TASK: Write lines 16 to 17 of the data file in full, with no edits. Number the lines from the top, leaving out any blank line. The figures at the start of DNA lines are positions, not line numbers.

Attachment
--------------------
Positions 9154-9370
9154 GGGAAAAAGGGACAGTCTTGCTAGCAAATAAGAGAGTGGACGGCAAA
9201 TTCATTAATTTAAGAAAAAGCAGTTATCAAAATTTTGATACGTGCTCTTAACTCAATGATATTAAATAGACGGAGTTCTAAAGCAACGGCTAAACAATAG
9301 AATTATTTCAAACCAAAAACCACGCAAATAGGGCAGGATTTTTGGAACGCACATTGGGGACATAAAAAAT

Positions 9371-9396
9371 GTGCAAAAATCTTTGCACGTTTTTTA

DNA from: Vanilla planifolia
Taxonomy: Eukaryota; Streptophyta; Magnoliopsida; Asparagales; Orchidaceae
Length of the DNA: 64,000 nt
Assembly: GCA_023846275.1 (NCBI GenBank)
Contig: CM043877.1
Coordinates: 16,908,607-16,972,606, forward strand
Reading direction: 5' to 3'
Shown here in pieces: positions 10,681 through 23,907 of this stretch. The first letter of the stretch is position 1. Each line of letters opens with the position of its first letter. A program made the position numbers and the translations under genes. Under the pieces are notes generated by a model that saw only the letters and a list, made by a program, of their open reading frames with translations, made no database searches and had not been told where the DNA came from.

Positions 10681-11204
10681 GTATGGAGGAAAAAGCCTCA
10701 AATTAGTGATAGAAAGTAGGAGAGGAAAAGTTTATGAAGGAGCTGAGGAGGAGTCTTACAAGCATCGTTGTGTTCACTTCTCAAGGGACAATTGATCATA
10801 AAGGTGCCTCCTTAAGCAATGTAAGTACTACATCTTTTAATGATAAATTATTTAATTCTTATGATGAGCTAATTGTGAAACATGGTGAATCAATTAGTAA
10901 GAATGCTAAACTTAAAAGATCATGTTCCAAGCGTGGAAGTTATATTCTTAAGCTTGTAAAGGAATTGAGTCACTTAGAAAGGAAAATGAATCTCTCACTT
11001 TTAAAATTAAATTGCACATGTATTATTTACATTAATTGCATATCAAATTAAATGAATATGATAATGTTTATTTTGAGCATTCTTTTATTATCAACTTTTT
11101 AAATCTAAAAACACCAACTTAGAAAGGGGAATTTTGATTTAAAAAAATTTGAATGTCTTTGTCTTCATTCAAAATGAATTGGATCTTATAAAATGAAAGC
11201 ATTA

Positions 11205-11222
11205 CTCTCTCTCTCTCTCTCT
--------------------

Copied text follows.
10681 GTATGGAGGAAAAAGCCTCA
10701 AATTAGTGATAGAAAGTAGGAGAGGAAAAGTTTATGAAGGAGCTGAGGAGGAGTCTTACAAGCATCGTTGTGTTCACTTCTCAAGGGACAATTGATCATA